There has been much focus in the past few years on specialty drugs in the U.S., which are drugs that are available in very limited supply, require special handling, and/or come with a very high price tag. Until recently, such specialty drugs were restricted to treatments for rare diseases like multiple sclerosis, so the extent of their usage, and the impact of the high price, was controlled. However, today the specialty drug designation also applies to new, and highly expensive, drugs available to treat common conditions like hepatitis C as well, thereby having a much larger impact on overall pharmaceutical spending.
Brand Name and Generic Drugs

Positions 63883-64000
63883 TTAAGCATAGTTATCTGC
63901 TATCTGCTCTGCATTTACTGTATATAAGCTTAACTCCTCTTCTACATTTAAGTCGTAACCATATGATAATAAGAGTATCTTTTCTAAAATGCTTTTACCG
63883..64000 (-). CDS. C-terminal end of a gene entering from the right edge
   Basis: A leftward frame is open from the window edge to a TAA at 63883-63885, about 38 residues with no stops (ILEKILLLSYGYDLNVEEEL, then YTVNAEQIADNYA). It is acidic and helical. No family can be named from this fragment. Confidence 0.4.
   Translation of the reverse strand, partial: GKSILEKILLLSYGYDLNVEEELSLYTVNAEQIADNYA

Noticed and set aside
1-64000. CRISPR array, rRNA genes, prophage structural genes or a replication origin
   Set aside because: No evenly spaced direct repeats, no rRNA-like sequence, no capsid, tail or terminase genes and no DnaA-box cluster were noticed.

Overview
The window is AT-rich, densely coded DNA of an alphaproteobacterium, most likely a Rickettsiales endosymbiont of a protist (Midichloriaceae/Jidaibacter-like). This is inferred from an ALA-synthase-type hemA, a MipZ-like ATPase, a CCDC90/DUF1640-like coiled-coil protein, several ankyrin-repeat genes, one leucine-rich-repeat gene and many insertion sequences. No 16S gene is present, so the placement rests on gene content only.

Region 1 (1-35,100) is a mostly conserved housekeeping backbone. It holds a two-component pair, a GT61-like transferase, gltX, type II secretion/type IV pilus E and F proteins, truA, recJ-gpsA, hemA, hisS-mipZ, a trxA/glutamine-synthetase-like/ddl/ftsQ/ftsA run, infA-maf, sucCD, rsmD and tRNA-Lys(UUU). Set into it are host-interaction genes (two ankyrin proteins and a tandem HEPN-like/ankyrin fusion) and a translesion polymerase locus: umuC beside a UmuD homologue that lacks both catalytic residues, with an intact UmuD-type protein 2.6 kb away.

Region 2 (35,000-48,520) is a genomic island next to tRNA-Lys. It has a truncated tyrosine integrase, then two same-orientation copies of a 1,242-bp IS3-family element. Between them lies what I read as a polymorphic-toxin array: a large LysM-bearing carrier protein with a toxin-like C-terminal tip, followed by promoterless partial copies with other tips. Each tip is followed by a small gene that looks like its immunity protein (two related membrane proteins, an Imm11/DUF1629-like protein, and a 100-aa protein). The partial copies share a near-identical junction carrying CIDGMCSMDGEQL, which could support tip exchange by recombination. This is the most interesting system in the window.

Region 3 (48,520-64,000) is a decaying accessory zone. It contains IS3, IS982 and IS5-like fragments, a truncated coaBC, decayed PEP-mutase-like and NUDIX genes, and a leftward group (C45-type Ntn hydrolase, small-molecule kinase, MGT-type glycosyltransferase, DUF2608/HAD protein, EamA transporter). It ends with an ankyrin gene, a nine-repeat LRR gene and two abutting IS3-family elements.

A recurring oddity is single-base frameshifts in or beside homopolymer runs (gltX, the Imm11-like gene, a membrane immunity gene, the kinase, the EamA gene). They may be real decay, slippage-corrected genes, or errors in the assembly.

Use of generic drugs has also increased in recent years. Brand-name drugs refer to drugs that are marketed by a pharmaceutical company (or companies in the case of co-branded drugs) that owns the patent. That company gets regulatory exclusivity from the FDA as well as 20-year patents, which both contribute to the drug’s market exclusivity, during which time the manufacturer can sell the drug at high prices to recoup their investment and make a profit. Estimates from industry-funded economists suggest that drug development may cost as much as$2.558 billion per drug, but these estimates are based on non-transparent data and use assumptions highly favorable to the industry, so the actual number is probably much smaller. Note that a study conducted by York University researchers found that pharmaceutical manufacturers in the U.S. spend nearly twice as much on marketing their products than they do on research and development. In addition, much research and development investment from large manufacturers are spent on incremental improvements to existing products.